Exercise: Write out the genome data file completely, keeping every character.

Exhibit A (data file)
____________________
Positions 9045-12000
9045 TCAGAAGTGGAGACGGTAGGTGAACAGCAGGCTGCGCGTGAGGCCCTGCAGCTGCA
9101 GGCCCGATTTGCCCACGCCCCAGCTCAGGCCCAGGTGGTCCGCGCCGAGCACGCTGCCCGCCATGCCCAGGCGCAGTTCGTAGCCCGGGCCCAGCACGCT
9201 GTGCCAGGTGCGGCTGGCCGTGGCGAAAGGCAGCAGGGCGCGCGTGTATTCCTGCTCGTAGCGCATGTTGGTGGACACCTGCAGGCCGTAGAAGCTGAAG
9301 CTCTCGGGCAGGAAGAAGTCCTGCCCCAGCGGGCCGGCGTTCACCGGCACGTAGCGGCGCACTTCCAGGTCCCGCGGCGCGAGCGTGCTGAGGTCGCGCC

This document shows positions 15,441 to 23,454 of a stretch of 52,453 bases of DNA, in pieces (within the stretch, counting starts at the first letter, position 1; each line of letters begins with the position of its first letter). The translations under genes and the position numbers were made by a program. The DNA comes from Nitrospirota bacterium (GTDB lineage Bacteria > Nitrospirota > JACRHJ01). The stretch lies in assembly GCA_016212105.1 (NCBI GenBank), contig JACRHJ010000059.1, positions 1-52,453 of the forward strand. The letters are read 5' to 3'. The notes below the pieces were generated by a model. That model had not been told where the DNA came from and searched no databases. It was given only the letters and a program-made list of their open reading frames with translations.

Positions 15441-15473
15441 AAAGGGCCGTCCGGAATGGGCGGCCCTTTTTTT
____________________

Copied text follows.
Positions 9045-12000
9045 TCAGAAGTGGAGACGGTAGGTGAACAGCAGGCTGCGCGTGAGGCCCTGCAGCTGCA
9101 GGCCCGATTTGCCCACGCCCCAGCTCAGGCCCAGGTGGTCCGCGCCGAGCACGCTGCCCGCCATGCCCAGGCGCAGTTCGTAGCCCGGGCCCAGCACGCT
9201 GTGCCAGGTGCGGCTGGCCGTGGCGAAAGGCAGCAGGGCGCGCGTGTATTCCTGCTCGTAGCGCATGTTGGTGGACACCTGCAGGCCGTAGAAGCTGAAG
9301 CTCTCGGGCAGGAAGAAGTCCTGCCCCAGCGGGCCGGCGTTCACCGGCACGTAGCGGCGCACTTCCAGGTCCCGCGGCGCGAGCGTGCTGAGGTCGCGCC

This document shows positions 15,441 to 23,454 of a stretch of 52,453 bases of DNA, in pieces (within the stretch, counting starts at the first letter, position 1; each line of letters begins with the position of its first letter). The translations under genes and the position numbers were made by a program. The DNA comes from Nitrospirota bacterium (GTDB lineage Bacteria > Nitrospirota > JACRHJ01). The stretch lies in assembly GCA_016212105.1 (NCBI GenBank), contig JACRHJ010000059.1, positions 1-52,453 of the forward strand. The letters are read 5' to 3'. The notes below the pieces were generated by a model. That model had not been told where the DNA came from and searched no databases. It was given only the letters and a program-made list of their open reading frames with translations.

Positions 15441-15473
15441 AAAGGGCCGTCCGGAATGGGCGGCCCTTTTTTT